Tracking Freeman's progress is the gray-suited "G-Man", a Kafka-esque character who seems to be manipulating Freeman, though to what end is completely unexplained. The G-Man adds a strong existential element to an already absurd situation, calling into question issues like fate, agency, and religion, as well as the relationship of game developer to player.

Half-Life has several add-ons and fan-created mods which add different perspectives to the experience. In June of 2004, Steam released an updated version of Half-Life using the Source Engine of its sequel, showing this game is worth keeping around.


Resident Evil (バイオハザード)
Release - March 22, 1996
Purchase - PSN, Amazon.com

Before choosing to include this, I thought: "Don't open that door!" "Zombies in a mansion" is how I once summarized this Capcom classic, and with that attitude in mind, I hated it. Zombies aren't scary, they're just obnoxious. If the game allowed you to kick, half of the enemies would be no problem at all.

It's the other half that make this game worth playing, though. The infamous moment when zombie dogs come crashing through the window is genuinely startling for first-time players, and the dogs are some of the hardest normal enemies in the game (thanks to poor game mechanics, but even so). Of course, this makes us wonder why humans are so crippled by the T-Virus while dogs seem as agile as ever, but I digress. The bosses/obstacles are imaginative, with a zombie plant and the massive beast Tyrant as highlights.

The plot is definitely the strong point of the game. A team of special police investigating a series of cannibalistic murders goes missing, and a backup team is sent to recover them. When they find the scene they are attacked by wild dogs, their pilot abandons them and they're forced to seek refuge in a nearby mansion. They are quickly separated, and investigating the mansion reveals it to be the testing ground of a virus that turns human beings into zombies. As with Parasite Eve, there's a scientific approach to the horror aspect, though the use of viruses makes it a bit more generic.

The real "Evil" or "Biohazard" the title suggests is the Umbrella Corporation, a pharmaceutical conglomerate hoping to branch into bioweaponry for military contracts. When seen in that light, the story is brilliant; the zombies themselves are faceless victims of corporate greed, unchecked business ethics, and nationalistic paranoia, offering real-world commentary and an excuse to have a mansion full of zombies.

Unfortunately, Resident Evil has come to be characterized by its many flaws. The control scheme is horrendous, using the same tank-like system that crippled early 3D exploration games like Alone in the Dark. Characters can only shoot/stab at 45 degree angles, leaving a wide range in front of them they can't hit, and headshots are only possible at extremely close range. Thanks to these and limited ammo, a smart player will generally avoid combat altogether, but the few enemies you have to fight (like the zombie dogs and crows) are a pain in the ass to hit.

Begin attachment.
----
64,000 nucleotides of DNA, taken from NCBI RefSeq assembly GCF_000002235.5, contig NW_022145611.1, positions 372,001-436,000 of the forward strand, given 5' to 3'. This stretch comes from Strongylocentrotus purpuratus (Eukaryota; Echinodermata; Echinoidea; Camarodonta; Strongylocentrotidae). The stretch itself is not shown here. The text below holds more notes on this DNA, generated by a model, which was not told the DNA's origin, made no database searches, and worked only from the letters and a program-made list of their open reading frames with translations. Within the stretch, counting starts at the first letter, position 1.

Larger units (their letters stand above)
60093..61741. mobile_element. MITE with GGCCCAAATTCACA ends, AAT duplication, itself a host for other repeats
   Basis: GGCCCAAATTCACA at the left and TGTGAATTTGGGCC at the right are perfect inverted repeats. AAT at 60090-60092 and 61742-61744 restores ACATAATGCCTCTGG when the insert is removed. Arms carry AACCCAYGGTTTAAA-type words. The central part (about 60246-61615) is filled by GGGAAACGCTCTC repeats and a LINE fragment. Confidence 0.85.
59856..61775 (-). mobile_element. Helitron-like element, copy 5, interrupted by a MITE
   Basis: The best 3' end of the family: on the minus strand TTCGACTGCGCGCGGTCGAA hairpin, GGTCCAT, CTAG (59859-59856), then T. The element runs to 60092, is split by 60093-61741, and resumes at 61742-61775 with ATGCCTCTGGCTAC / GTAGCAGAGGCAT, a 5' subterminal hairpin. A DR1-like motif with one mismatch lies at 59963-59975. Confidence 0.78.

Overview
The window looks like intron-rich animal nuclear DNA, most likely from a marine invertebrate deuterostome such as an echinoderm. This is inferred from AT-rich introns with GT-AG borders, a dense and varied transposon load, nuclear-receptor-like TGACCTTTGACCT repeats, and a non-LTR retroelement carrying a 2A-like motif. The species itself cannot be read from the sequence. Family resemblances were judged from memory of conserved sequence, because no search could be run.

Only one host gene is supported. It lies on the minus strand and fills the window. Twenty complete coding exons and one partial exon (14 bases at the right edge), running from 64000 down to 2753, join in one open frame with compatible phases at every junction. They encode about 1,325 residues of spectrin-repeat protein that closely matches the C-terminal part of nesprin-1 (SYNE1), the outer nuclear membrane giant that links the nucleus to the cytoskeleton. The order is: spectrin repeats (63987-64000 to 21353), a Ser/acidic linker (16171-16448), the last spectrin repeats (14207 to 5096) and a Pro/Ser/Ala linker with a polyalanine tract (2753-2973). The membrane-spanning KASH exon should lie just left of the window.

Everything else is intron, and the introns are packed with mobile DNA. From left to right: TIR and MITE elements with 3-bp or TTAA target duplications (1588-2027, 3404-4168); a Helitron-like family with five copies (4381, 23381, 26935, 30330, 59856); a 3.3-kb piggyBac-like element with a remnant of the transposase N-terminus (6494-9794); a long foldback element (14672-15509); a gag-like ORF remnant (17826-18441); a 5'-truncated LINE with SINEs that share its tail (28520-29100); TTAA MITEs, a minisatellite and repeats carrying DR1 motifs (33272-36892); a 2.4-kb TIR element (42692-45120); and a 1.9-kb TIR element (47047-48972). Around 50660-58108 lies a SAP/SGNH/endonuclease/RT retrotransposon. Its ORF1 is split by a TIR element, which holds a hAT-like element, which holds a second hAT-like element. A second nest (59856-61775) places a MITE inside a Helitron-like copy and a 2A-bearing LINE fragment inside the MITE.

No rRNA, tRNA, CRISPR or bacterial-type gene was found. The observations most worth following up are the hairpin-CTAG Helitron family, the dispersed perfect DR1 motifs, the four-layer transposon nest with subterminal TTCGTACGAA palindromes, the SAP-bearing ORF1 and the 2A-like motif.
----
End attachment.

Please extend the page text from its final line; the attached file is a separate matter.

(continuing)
The voice acting is legendary for its poor quality. It's as if the director asked the actors to deliver their lines in the same tone they would order at a fast food window. It might fall into the category of "so bad it's good" for some gamers, but for the rest, there's a remake, or you could consider learning Japanese and play the original Biohazard. The localization did not take itself very seriously.


There's a slew of sequels, spinoffs, remakes and films for this series, but I prefer the simplicity of the first few games. The first three feel like a trilogy; the rest feel like milking a franchise.

~

I hope you enjoyed this top ten list! Come back soon for a third installment of honorable (and not so honorable) mentions for games that didn't quite make the top ten for one reason or another. Happy Halloween!

Saturday, October 29, 2011

Top Ten Classic Horror Video Games - Part 1

Most horror fans around this time of year plan movie marathons, but for me, it's all video games. Films don't have nearly the same level of immersion that video games do, and you can only be scared so many times by a guy suddenly appearing from behind a corner. To really get into the Halloween spirit, I've compiled a list of the top ten classic horror games, based on my personal playing experience. These will be in no particular order because, well, choosing between them is as difficult as choosing between movie monsters. If you're looking to have your spine tingled this weekend with some good, inexpensive games, here are my recommendations.



Ghosts 'N Goblins (魔界村)
Release - 1985-1986
Purchase - Virtual Console, Capcom Classics Collection